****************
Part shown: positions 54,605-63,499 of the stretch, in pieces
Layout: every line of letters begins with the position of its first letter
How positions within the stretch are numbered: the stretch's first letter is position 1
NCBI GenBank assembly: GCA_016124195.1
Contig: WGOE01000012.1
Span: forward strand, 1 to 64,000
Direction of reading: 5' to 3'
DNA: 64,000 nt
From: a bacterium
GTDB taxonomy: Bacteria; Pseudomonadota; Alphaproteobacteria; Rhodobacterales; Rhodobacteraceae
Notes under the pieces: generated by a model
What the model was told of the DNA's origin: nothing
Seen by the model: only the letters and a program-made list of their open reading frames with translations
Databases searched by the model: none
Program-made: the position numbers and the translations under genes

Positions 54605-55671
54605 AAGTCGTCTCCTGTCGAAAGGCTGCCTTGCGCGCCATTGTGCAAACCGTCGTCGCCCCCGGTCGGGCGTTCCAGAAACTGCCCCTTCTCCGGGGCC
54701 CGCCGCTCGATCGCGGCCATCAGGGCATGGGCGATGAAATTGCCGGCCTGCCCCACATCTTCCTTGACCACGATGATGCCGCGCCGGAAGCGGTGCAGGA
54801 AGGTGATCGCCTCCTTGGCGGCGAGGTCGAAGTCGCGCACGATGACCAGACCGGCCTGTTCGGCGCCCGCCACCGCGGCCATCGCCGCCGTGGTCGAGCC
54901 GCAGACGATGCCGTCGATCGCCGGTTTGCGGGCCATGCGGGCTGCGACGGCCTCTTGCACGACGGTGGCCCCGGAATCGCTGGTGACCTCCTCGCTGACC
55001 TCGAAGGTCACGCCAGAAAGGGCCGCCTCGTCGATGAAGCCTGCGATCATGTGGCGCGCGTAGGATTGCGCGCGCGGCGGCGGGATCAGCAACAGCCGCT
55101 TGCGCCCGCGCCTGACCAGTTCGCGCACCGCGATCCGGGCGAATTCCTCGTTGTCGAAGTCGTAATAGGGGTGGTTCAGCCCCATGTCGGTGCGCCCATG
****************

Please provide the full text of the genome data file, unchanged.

Part shown: positions 54,605-63,499 of the stretch, in pieces
Layout: every line of letters begins with the position of its first letter
How positions within the stretch are numbered: the stretch's first letter is position 1
NCBI GenBank assembly: GCA_016124195.1
Contig: WGOE01000012.1
Span: forward strand, 1 to 64,000
Direction of reading: 5' to 3'
DNA: 64,000 nt
From: a bacterium
GTDB taxonomy: Bacteria; Pseudomonadota; Alphaproteobacteria; Rhodobacterales; Rhodobacteraceae
Notes under the pieces: generated by a model
What the model was told of the DNA's origin: nothing
Seen by the model: only the letters and a program-made list of their open reading frames with translations
Databases searched by the model: none
Program-made: the position numbers and the translations under genes

Positions 54605-55671
54605 AAGTCGTCTCCTGTCGAAAGGCTGCCTTGCGCGCCATTGTGCAAACCGTCGTCGCCCCCGGTCGGGCGTTCCAGAAACTGCCCCTTCTCCGGGGCC
54701 CGCCGCTCGATCGCGGCCATCAGGGCATGGGCGATGAAATTGCCGGCCTGCCCCACATCTTCCTTGACCACGATGATGCCGCGCCGGAAGCGGTGCAGGA
54801 AGGTGATCGCCTCCTTGGCGGCGAGGTCGAAGTCGCGCACGATGACCAGACCGGCCTGTTCGGCGCCCGCCACCGCGGCCATCGCCGCCGTGGTCGAGCC
54901 GCAGACGATGCCGTCGATCGCCGGTTTGCGGGCCATGCGGGCTGCGACGGCCTCTTGCACGACGGTGGCCCCGGAATCGCTGGTGACCTCCTCGCTGACC
55001 TCGAAGGTCACGCCAGAAAGGGCCGCCTCGTCGATGAAGCCTGCGATCATGTGGCGCGCGTAGGATTGCGCGCGCGGCGGCGGGATCAGCAACAGCCGCT
55101 TGCGCCCGCGCCTGACCAGTTCGCGCACCGCGATCCGGGCGAATTCCTCGTTGTCGAAGTCGTAATAGGGGTGGTTCAGCCCCATGTCGGTGCGCCCATG